Philip Glass

Philip Glass: Satyagraha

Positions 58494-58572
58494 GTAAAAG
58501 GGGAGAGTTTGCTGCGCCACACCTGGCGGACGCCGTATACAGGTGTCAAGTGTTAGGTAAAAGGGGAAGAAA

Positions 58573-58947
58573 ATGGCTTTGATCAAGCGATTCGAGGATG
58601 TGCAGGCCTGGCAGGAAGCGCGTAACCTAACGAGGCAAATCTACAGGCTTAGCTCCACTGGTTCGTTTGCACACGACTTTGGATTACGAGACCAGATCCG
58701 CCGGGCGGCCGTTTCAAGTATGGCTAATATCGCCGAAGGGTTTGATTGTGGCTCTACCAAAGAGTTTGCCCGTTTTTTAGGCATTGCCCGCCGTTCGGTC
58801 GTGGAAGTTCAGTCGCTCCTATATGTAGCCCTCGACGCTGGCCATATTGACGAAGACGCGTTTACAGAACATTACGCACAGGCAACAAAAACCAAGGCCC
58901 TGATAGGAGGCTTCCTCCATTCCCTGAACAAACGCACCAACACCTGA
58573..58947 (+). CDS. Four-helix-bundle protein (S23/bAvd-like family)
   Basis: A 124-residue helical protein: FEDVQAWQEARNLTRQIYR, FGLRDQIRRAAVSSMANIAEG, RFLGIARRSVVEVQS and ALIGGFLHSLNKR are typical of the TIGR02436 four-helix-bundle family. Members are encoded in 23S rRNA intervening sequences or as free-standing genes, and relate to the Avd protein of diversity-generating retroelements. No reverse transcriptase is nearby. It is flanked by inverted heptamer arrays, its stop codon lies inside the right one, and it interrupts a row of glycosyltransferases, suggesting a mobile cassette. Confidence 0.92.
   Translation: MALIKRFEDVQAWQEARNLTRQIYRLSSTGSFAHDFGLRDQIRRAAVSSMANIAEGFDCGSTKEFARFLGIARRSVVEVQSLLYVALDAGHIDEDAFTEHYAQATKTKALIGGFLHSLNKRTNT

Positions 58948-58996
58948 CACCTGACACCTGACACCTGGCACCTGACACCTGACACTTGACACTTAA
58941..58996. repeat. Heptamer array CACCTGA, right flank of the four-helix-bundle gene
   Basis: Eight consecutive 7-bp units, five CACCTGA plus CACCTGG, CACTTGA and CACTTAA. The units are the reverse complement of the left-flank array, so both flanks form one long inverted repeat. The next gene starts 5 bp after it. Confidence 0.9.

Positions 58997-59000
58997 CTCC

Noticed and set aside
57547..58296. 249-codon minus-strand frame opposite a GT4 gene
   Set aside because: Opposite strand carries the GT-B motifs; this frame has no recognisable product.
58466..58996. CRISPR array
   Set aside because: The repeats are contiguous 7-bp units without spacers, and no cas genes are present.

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The first sound one hears is Douglas Perry's breathtakingly pure tenor intoning Sanskrit syllables from the Bhagavad-Gita, followed immediately by low strings scurrying behind. The sense of serene and confident purpose is entirely apparent, Perry's voice the perfect embodiment of the Ghandian philosophy of strength through pacifism. As the act continues, other voices are added, the full orchestra enters, all unhurried but purposeful growing in a calm force until subsiding at the end to Perry (Ghandi) alone. So begins Philip Glass' most impressive and complete opera after Einstein on the Beach, its predecessor. It's a far more traditional work in several respects: aside from Michael Riesman's electric keyboards, Satyagraha is scored for standard orchestra, and the voices are grouped much as found in European opera, with arias, duos, trios, and quartets. The overall sound is softer and less strident than in Einstein, with material that is more overtly melodic, though certainly an audience used to Verdi would still be baffled by the extreme repetitive aspect, not to mention a librtto entirely in Sanskrit. Without Robert Wilson's spectacular staging, the homebound listener may find Satyagraha a bit long and, in fact, that may be the case, but objections are tough to register after the concluding aria by Perry. Heard only once, the listener may not believe that he is simply singing a scale albeit with varying Sanskrit syllables, so gorgeous is the line and intonation. But to Glass' enormous credit, he has succeeded in fashioning a beautiful melody out of the barest materials and, in the process, created the perfect analogy for one of the leading figures of the 20th century. Highly recommended.

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